Julia Gillard was raised a devout Baptist, and is now an atheist.
She is the leader Australia's center-left Labor Party, but is socially conservative on some issues.
Julia Gillard was born in Barry, Wales, United Kingdom. She moved to Australia at the age of four and grew up in Adelaide, South Australia.
Gillard grew up in a devout Baptist household. She apparently lived fairly close to the pastor of her church and befriended his daughter. She went to church regularly, attended a youth group, and even won prizes for memorizing bible passages. But somewhere along the way, she says, she "found a different path."
In 2010, shortly after being elected as Australia's first female prime minister, she revealed that although she greatly respects religious beliefs, she herself is "not a religious person." Speaking about how that might affect her popularity among Christian voters, she said,
I am not going to pretend a faith I don't feel. And for people of faith the greatest compliment I could pay to them is to respect their genuinely held beliefs and not to engage in some pretense about mine. I think it's not the right thing.
It doesn't appear she feels the need to belabor the subject, but she did mention in an interview with an American newspaper that she never would have been successful in U.S. politics. She said,
I think it would be inconceivable for me if I were an American to have turned up at the highest echelon of American politics being an atheist, single and childless. It says something about Australians in the sense that people are less interested in whether their leaders are people of faith than Americans are.
That is certainly true. But speaking of politics. . .
The Liberal Politics of a Social Conservative
Julia Gillard grew up in a pro-Labor household and said she and her sister were "sort of Labor by instinct." She believed from a young age that it was government's obligation to look after the underprivileged and under-served. So when she first entered politics when she was attending University, it was an obvious choice for her to join Labor–although she said she was quite a bit more conservative than many of her classmates. ((Julia Gillard Interview Transcript. Australian Broadcasting Network.))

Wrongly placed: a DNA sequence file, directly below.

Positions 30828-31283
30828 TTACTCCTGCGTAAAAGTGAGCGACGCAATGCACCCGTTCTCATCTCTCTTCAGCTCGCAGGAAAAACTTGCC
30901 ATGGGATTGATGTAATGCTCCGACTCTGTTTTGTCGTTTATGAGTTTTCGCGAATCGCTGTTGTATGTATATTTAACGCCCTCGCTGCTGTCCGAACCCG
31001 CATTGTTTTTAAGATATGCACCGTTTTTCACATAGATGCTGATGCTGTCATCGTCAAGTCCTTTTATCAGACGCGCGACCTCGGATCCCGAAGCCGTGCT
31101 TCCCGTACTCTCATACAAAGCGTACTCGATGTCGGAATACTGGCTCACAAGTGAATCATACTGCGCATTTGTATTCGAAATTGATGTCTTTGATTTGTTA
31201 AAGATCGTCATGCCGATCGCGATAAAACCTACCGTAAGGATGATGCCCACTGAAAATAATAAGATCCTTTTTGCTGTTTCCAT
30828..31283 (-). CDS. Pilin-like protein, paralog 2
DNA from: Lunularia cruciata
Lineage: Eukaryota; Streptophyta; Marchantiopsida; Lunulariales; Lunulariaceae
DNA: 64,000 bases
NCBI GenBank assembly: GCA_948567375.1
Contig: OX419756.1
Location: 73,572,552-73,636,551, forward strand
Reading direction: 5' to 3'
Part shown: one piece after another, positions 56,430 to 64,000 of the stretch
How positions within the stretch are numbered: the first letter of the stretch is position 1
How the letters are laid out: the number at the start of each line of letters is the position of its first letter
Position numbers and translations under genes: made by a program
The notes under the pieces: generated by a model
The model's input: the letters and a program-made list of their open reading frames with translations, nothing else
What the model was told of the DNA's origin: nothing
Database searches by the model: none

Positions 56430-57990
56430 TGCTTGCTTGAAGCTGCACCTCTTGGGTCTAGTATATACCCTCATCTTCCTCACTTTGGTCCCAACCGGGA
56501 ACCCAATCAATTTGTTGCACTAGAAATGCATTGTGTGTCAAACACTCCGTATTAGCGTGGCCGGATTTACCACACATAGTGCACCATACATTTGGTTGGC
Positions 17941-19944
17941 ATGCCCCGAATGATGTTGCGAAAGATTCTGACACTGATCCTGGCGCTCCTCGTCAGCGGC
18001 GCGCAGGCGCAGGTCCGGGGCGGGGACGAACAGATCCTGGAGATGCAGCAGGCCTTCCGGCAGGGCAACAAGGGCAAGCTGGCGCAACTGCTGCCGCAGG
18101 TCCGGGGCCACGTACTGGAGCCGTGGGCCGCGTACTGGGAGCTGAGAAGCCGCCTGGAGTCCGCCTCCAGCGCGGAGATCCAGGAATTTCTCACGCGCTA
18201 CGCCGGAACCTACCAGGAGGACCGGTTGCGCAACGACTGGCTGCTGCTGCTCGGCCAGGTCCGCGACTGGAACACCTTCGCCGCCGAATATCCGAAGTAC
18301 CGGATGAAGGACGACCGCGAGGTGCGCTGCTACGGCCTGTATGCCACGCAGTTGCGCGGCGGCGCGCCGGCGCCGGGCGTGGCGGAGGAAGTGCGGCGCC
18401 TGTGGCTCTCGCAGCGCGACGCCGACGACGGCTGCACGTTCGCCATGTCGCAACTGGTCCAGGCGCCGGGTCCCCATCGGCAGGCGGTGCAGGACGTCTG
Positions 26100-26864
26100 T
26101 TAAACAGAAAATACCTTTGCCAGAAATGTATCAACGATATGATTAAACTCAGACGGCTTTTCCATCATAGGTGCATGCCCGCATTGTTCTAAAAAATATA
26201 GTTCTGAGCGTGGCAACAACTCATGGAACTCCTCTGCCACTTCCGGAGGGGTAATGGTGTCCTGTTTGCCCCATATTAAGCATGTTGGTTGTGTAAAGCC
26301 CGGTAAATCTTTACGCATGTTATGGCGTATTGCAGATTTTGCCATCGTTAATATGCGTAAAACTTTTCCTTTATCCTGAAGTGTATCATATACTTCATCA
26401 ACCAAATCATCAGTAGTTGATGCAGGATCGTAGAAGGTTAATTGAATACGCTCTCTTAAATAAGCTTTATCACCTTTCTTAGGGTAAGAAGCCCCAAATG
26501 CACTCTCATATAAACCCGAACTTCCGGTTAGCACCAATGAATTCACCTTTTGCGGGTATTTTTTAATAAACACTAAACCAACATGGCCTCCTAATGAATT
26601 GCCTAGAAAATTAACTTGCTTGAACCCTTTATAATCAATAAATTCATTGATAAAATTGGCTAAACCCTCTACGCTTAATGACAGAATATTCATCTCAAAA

In her roles as both Deputy Prime Minister and Prime Minister–a post she assumed in 2010–Gillard has advanced several goals of the liberal agenda, even within a coalition government. She has helped pass a carbon tax to combat global warming, implemented reforms on the education system which helped increase enrollment at universities, and managed to pass a health care reform bill. She has also focused on women's rights in her political career from becoming a founding member of Emily's List, a program that supports pro-choice politicians, to passing paid parental leave for working parents.
But despite her position in the Labor party, not all of her views are particularly liberal. She described her pro-Labor family as "quite conservative" when it came to social values, and said her upbringing defined her position on gay marriage:
I think that there are some important things from our past that need to continue to be part of our present and part of our future. . . . I think for our culture, for our heritage, the Marriage Act and marriage being between a man and a woman has a special status.
Apart from her opposition to the issue being conservative in its own right, her emphasis on maintaining tradition for its own sake reveals a particularly socially conservative general philosophy.
This article is much too short to do Gillard's political views much justice, but if you're looking for a solid outline of her positions on a variety of issues, her Wikipedia page is a great place to start.